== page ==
Supporting cross-border terrorism, since 1947

No changes in Pakistan’s house rules

After months of closing one eye to Pakistan’s continued sponsorship of terrorism in India, it comes as a relief to note that the Indian government has resolved to tell the truth. Prime Minister Manmohan Singh was quite explicit in his Independence Day speech.

If violence continues, then our response too will be hard. I am aware that the Government of Pakistan has put some checks on the activities of terrorists from its soil. However, it is not possible to achieve success through half-hearted efforts. It is necessary that the entire infrastructure of terrorism is totally dismantled.

In the context of terrorism and extremism, development and security have an intrinsic relationship. We have managed to face extremism successfully through a democratic process. However, it is imperative that a democratic government should be able to differentiate between the genuine problems of people and the designs of terrorists. [Rediff]

Across the border in Islamabad, Gen Musharraf was back to singing his usual tunes — Pakistan will conveniently find itself unable to control the extremists fully until Kashmir is ‘settled’, obviously to their satisfaction.

“I see the sincerity of the Indian leadership. But if we can move faster towards a resolution of Kashmir, my hands will be stronger to deal with extremism,” he said in an interview to the Daily Telegraph on Saturday.

“I have told the Indians we can only control extremists to a degree. But there will be nowhere for the extremists to go once there is a settlement on Kashmir,” the president said.[Dawn]

It does not require too powerful an imagination to note that despite all his protestations (and those of the Indian government) Pakistan is forcing India to negotiate with a jihadi gun pointed to its head.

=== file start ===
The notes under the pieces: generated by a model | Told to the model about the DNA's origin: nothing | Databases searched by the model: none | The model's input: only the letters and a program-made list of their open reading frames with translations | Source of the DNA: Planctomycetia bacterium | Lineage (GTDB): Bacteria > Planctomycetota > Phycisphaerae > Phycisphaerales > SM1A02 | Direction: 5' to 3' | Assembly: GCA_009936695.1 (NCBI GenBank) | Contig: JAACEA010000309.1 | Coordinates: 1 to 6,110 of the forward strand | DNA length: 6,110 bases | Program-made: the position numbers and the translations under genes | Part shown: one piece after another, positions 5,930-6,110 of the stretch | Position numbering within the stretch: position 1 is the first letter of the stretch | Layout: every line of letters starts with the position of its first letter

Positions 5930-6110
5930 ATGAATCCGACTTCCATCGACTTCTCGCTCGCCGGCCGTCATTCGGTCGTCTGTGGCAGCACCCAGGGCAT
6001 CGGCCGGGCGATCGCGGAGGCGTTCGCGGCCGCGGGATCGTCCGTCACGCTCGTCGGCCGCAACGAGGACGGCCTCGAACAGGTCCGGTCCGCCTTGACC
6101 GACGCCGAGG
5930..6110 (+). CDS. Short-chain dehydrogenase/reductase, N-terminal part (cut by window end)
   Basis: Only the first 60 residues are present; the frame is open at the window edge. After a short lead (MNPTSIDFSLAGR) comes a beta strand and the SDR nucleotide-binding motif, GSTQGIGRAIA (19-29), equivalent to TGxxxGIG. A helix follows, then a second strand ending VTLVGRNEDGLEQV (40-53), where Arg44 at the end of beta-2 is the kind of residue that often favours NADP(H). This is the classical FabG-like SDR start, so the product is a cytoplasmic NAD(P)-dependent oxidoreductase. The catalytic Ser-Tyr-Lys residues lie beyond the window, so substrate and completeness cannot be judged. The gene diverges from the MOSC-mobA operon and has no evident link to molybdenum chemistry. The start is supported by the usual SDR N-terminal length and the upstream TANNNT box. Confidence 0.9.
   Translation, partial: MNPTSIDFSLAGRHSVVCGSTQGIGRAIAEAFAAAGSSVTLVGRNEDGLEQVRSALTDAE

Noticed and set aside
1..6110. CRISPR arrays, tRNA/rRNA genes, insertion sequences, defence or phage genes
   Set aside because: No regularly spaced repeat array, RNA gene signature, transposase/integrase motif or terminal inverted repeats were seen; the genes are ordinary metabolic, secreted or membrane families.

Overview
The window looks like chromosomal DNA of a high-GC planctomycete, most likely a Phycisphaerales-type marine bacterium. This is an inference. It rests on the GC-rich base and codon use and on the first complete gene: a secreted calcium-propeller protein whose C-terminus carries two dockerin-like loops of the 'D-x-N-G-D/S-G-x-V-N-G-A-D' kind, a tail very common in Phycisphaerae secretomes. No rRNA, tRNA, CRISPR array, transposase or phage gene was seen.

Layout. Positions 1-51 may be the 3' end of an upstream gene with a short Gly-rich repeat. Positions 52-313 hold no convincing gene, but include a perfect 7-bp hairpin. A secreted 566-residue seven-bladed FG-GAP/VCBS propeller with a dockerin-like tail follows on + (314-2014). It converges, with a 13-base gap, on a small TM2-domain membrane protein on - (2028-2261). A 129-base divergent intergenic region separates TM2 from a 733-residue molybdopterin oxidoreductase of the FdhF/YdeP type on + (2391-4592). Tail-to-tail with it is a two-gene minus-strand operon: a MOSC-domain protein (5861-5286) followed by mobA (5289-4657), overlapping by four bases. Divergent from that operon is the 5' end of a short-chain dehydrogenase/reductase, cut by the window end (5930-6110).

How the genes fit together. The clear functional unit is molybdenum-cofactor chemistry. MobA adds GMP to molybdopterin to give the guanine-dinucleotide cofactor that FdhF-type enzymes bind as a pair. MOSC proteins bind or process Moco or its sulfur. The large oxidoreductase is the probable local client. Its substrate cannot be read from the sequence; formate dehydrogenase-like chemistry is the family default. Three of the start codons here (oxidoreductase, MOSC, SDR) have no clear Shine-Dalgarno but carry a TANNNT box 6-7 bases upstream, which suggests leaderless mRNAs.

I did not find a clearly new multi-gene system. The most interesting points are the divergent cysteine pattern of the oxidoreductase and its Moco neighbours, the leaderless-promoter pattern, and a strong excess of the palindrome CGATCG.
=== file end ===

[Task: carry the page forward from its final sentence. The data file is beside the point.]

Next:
Dr Manmohan Singh’s government has taken the first, and correct, step by bringing Musharraf’s failed promises on cross-border terrorism into focus. It must now follow through — the peace process is a peace process as long as there is peace during the process. It may be necessary to remind Gen Musharraf that the whole reason why India is talking to him is because it has decided to accept his word that he is part of the solution. If he is unable or unwilling to keep his promises, there is little point in engaging him in anything more than polite conversation (ideally, from a safe distance).

3 thoughts on “Supporting cross-border terrorism, since 1947”

  1. I hear you Nitin

    But the sad part is, everyone is too disillusioned with this whole business. I mean, since how long is this farce going on. Ages! Musharraf combating extremesism – the idea is ridiculously funny.

    Pakistani police routinely arrests these extremists and routinely releases them on bail within 48 hours. Doesn’t anyone still get it? I wonder how long will the world willingly let Pakistan fool it.

    Unless something radical or totally unexpected happens, the status quo will remain. And remain forever at that.

  2. Vulturo,

    I disagree that the situation is doomed to stay the way it is.
    The maps of India and Pakistan from 1947 and 2005 will prove that the secular republic has not only stayed intact, it has actually increased it’s land area (Goa, Sikkim for example) and has visions of becoming a world power. The Land of the Pure(itans), on the other hand, has been reduced to half it’s former glory, and shows no signs of changing direction.

    Pakistan’s only identity is “not-India”. It does not have an basis beyond that. Further, it has consistently thrown up men and women of straw (mostly in uniform), when the situation demanded a Vallabh Patel or a Nehru. Taken together, they are fighting to define a tenable ideology, as much as they believe they are warding off Big Brother in their East. Given the state of their current leadership, and their propensity (or lack of it) to build lasting institutions, I would bet on India’s prospects of just staying the course till them implode under their own contradictions.

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